Canoe Polo in Spain


Last weekend I played my first match of polo in Spain.  We won a game, and draw a couple more which got us into the second round where we lost wonderfully.  I really enjoyed it.  It was run a little differently from the matches in Scotland, the obvious difference being it was outside in the sun which I fear would be difficult to recreate in Scotland. Here’s a list of other differences I noticed incase any are useful:

  • They are super strict on the rules.  We missed the first match last month because a player dropped out and we could not add a substitute because she wasn’t on the list.  The addition would need to be approved by the other teams on the day and it was too much hassle to go to with a risk that we wouldn’t be able to play.
  • They have a nice big timer board which lets you see the current score and current time.
  • All the teams need to wear identical coloured uniforms and captains must be clearly identified with an arm band.
  • They play the 60 second possession rule, for which there is another big timer display and person on duty to check.  If your team has possession for 40 seconds a bell sounds (which I found confusing and so did other people occationally), and 20 seconds later the refs sound their whistle to give the other team the ball.
  • The refereeing is done by 1 team and takes 6 people, 2 on the table, two refing on each side and 2 as linesmen sitting at the ends with flags to signal for clean start, goals and off balls.
  • After each match the team captain is given a sheet with goals and penalties and signs off as an accurate record (or puts in a protest).
  • The goals a hung from a line across the pool but with an additional tail from the goal to the end of the pool behind it which stops a lot of the swaying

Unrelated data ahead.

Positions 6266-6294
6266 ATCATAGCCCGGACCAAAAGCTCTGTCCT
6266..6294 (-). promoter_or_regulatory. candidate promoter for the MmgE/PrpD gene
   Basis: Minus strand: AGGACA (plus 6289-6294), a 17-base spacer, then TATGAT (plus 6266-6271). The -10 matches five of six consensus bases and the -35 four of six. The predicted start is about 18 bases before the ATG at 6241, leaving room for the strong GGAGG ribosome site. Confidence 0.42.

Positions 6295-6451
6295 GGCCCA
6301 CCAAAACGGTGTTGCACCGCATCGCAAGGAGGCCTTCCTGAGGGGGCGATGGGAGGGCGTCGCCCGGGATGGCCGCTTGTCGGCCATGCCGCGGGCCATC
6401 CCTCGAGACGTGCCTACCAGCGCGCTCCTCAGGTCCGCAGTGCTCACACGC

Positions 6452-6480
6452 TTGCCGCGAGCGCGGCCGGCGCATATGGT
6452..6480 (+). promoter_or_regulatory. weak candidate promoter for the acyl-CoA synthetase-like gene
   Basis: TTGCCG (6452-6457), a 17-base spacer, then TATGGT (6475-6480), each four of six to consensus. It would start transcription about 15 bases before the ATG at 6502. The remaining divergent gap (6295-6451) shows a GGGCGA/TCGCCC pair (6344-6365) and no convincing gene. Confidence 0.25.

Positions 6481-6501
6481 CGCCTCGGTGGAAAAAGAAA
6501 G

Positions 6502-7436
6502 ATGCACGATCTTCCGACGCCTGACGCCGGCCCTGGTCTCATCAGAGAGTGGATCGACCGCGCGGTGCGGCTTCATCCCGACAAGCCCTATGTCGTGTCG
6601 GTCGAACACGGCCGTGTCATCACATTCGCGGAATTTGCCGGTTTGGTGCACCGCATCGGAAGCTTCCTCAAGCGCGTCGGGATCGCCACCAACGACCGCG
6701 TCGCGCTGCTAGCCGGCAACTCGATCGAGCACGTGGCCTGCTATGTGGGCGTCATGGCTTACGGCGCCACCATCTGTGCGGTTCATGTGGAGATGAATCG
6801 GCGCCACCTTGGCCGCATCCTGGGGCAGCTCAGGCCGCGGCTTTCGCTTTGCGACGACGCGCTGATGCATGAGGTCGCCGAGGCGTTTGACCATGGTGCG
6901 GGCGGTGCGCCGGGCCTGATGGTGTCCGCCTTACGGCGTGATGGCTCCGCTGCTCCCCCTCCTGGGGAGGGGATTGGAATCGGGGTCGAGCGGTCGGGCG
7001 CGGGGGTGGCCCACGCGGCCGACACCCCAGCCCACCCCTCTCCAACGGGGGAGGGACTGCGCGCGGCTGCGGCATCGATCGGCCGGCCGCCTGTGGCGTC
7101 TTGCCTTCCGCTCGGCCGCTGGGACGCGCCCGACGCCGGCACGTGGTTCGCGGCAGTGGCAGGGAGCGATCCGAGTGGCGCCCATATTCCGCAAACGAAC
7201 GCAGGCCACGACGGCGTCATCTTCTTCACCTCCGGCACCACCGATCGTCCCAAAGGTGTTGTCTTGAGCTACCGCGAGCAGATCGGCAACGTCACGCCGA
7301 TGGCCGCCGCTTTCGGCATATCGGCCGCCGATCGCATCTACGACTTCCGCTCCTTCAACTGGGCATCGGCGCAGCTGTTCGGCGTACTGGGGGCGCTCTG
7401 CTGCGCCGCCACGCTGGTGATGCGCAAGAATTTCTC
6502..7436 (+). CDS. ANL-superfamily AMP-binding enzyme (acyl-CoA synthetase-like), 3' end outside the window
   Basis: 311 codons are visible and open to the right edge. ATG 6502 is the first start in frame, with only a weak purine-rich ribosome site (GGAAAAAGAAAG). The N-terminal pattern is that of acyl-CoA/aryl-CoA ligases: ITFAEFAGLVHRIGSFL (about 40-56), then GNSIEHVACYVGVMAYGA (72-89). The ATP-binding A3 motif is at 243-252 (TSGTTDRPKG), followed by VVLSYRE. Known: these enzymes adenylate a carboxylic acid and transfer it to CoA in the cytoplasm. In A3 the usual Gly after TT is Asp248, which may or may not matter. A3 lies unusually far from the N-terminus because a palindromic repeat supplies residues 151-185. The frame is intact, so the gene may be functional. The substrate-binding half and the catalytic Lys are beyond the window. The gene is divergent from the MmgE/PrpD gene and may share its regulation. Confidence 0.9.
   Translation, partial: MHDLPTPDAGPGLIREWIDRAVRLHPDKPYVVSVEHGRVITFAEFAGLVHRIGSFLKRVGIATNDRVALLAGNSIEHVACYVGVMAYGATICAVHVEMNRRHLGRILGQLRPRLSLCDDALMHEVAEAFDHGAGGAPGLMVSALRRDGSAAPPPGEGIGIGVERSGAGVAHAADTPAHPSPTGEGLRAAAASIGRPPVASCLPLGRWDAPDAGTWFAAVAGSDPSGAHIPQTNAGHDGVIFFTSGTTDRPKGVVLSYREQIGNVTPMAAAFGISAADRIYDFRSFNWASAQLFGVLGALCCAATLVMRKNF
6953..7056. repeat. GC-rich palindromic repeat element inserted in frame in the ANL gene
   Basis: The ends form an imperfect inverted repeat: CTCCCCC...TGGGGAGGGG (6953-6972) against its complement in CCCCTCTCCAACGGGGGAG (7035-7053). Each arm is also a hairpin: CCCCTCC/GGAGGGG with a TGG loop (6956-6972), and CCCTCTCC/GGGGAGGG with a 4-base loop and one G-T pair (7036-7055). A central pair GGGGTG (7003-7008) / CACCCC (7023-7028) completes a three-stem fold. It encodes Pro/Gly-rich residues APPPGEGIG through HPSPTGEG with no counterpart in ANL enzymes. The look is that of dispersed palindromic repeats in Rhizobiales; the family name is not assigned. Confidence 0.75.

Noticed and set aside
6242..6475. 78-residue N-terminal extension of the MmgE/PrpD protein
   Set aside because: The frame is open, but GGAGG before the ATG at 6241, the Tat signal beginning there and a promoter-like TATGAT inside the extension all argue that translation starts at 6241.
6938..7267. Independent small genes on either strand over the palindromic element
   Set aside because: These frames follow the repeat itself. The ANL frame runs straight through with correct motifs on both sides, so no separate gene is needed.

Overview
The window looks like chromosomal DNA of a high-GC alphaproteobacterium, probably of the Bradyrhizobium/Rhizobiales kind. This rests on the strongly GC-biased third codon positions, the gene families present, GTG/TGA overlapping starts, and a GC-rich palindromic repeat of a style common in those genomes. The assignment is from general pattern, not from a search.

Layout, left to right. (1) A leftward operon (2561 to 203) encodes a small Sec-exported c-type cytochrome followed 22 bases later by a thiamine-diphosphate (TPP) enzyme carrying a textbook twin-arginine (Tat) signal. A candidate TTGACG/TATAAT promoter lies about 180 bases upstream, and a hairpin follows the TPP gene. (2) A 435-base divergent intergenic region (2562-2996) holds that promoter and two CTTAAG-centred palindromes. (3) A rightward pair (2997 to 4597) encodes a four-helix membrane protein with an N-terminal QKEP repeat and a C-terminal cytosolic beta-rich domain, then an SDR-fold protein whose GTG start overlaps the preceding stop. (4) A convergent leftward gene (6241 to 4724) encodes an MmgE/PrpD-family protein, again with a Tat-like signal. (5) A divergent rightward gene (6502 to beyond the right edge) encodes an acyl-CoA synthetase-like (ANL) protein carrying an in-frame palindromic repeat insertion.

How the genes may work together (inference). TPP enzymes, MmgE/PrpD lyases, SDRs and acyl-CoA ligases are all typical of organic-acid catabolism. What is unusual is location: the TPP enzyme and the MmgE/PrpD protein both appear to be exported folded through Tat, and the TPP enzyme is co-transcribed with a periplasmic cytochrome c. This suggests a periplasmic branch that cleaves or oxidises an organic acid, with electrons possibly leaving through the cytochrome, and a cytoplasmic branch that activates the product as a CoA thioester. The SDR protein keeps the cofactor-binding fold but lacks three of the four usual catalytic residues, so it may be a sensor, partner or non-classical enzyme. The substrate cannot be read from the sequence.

• Parking cones on the side mark the half way and 6 metre lines
  • The weekend is done as a weekend tournament rather than a series of league days with 3 rounds including a final winner.  It means 1 poor team goes home after the first day which is pretty unsatisfying (and this is Spain wide which is geographically and politically similar to having UK wide matches which is a heck of a long drive in most cases, this is because the crisis has ment there’s only enough teams for 2 leagues).
  • People like to moan about the SCA being bad at communication but as long as you find the Facebook page the polo stuff is pretty well communicated.  With the Real Federación Española de Piragüismo there’s no information anywhere online and no groups to discuss anything in.
  • Loudspeakers are up so announcements can be made
  • A printer seems to be somewhere around so current scores are printed off a couple times a day
  • There are 4 weekends in the year and they are all at different locations. The organisation is done by a club rather than the federation committee, this is because there are enough clubs with the complete facilities available.  Clubs get a bit grumpy at having to give the proceeds to the federation.

One Reply to “Canoe Polo in Spain”

  1. Hi,

    Alot of the stuff above is stuff I’d like to see in Scottish tournaments. I’d love it if the referees didn’t have responsibility for EVERYTHING in a match besides score-keeping. I’d love it if we had the shot clock (some teams take advantage of our lack of one). I’d love it if the rules were more strictly adhered to.

    As one of the league organisers this year for division 2 in Scotland, we had trouble just finding adequately trained referees. My team will be going up to division 1 this year and only one of us is even qualified to referee those matches. The likelihood is that this requirement will be relaxed, as it was for division 2 this year, however it makes for incredibly frustrating games, where most rules are ignored or the referees are simply ignorant of them. Is there a problem of under-qualified referees in Spain, given how few clubs exist?

    There’s no reason why we couldn’t have the current scores calculated on the day of the tournament however the official scores seem to have to be done by the SCA (or at least someone they trust).

    I’d love to see the organisation of tournaments passed to clubs rather than individuals or the SCA however most of us, as you hinted at, do not have the required facilities. Have there been incidents of clubs not organising events properly? How have they been dealt with?

    As a referee, the 6-metre line markers would be a godsend. If I’ ever involved in organising a league again I’ll be putting this in place!

    The captains’ record of each match would be interesting. At the moment we don’t record what fouls are for, and the teams have little chance to protest any decision once the match is over. Have teams won/lost games as an outcome of these protests?

    Thanks for the insight!

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